9656th Meeting (PM)

Protracted Conflict in Sudan Demands Security Council’s Close Attention, United Action, Delegate Stresses, at Sanctions Committee Briefing

Members Should Re-Double Efforts to Ensure That Parties to Conflict Comply with Arms Embargo, Speaker Says

Parties that violate the arms embargo in Sudan may be subject to targeted sanctions, the senior United Nations official on that file warned, while Sudan’s representative said that the current sanctions regime has disrupted his country’s ability to maintain security by depriving its Armed Forces of equipment while the Rapid Support Forces continuously violate the measure.

Joonkook Hwang (Republic of Korea), Chair of the Security Council Committee established pursuant to resolution 1591 (2005) concerning Sudan, briefing the 15-member organ on work covering the period from 19 March to today, reported that, on 22 April, the Secretary-General appointed four experts to serve on the Panel of Experts until 12 May 2025 and, on 23 May, appointed the fifth expert.  During the reporting period, the Committee met once in informal consultations and, on 4 June, it heard a briefing by the Sudan Panel of Experts on its work programme for 2024-2025 as well as on the current situation in Darfur. The Coordinator provided the Committee with an overview of the Panel’s intended areas of investigation and monitoring, he said, also highlighting the press release regarding this briefing, issued on 7 June.

In the ensuing discussion, the delegate of the United States said that the conflict in Sudan was a “nightmare” for the people of that country, who bore the brunt of unthinkable violence and the world’s worst humanitarian crisis.  Emphasizing that Council members must respond as they did today — amid the outbreak of violence in El Fasher — she called for an immediate end to the fighting and for imposing pressure so that warring parties cease blocking humanitarian access.  Underscoring that the conflict will not be solved on the battlefield, but at the negotiating table, she added:  “This needs to happen immediately.  And it needs to happen with our support.”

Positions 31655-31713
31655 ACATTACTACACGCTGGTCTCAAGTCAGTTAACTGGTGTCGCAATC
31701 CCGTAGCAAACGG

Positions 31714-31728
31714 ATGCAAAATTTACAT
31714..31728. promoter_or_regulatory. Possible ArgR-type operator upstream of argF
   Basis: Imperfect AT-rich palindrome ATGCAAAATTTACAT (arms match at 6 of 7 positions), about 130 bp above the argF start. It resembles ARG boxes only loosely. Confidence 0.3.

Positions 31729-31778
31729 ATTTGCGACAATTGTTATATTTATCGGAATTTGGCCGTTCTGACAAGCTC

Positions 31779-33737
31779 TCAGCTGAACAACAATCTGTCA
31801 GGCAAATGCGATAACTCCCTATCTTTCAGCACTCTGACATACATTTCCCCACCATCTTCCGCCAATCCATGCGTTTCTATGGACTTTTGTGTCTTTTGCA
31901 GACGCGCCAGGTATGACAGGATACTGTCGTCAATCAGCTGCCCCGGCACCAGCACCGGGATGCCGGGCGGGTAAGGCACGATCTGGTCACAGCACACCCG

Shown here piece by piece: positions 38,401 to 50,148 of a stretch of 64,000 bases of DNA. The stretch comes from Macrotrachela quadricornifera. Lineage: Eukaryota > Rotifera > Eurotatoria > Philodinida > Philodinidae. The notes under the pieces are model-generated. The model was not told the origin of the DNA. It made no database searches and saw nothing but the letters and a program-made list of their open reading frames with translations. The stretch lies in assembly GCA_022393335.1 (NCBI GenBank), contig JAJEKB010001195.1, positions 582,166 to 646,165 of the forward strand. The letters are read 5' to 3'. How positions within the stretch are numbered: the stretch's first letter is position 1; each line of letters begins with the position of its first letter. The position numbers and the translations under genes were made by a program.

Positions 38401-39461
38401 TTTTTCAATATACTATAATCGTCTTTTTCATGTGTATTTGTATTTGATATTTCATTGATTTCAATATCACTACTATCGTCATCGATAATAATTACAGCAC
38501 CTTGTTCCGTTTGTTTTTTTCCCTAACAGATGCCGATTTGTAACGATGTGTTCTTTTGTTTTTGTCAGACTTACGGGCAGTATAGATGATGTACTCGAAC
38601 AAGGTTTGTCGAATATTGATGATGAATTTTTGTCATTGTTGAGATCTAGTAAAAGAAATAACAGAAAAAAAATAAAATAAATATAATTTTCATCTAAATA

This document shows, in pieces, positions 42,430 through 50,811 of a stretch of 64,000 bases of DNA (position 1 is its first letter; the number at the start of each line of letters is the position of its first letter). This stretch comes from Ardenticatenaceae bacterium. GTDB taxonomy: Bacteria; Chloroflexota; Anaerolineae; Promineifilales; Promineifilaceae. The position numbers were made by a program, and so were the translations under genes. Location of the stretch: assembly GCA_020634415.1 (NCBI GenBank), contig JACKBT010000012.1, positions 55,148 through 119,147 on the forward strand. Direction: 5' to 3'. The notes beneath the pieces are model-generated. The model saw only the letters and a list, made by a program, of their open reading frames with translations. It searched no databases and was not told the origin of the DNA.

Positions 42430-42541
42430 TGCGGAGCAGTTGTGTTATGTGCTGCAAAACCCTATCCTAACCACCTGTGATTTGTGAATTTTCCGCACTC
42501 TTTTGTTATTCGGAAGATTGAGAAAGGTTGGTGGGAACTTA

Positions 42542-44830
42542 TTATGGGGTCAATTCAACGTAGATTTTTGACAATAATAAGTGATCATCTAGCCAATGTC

Similarly, the representative of Mozambique, also speaking for Algeria, Guyana and Sierra Leone, stressed that the protracted conflict demands the Council’s close attention and united action.  Pointing to reports from credible sources on external interference fuelling the conflict, and an alarming level of arms transfers in Darfur, he stressed that Council members need to identify a means to monitor the reported facts on foreign interference and take appropriate measures pursuant to the arms embargo.  He also urged Sudan’s neighbours to refrain from supplying arms or related materials to any party to the conflict.

Underscoring the importance of the arms embargo for regional peace and security, he emphasized:  “It is more than ever time for the parties to show restraint and wisdom to preserve innocent lives.”  Focus should be on dialogue, reconciliation and peaceful resolution, he said, reiterating that the Committee’s work remains essential for the Council to monitor the situation on the ground and identify violations of the sanctions regime.  Expressing his support for the Panel of Experts, he added:  “Peace must prevail in Sudan.”

The representative of the Russian Federation, welcoming the new member of the sanctions Committee appointed during the reporting period, said that the Panel of Experts could visit Sudan to meet with authorities and visit problematic regions.  Noting that the situation in Darfur has not been normalized despite 20 years of Council sanctions, she observed:  “Weapons have gone in and will continue to do so.”  Such limitations only postpone the hope of reaching peace, she said, adding that her country also does not support the imposition of unlawful unilateral measures to pressure Sudanese authorities.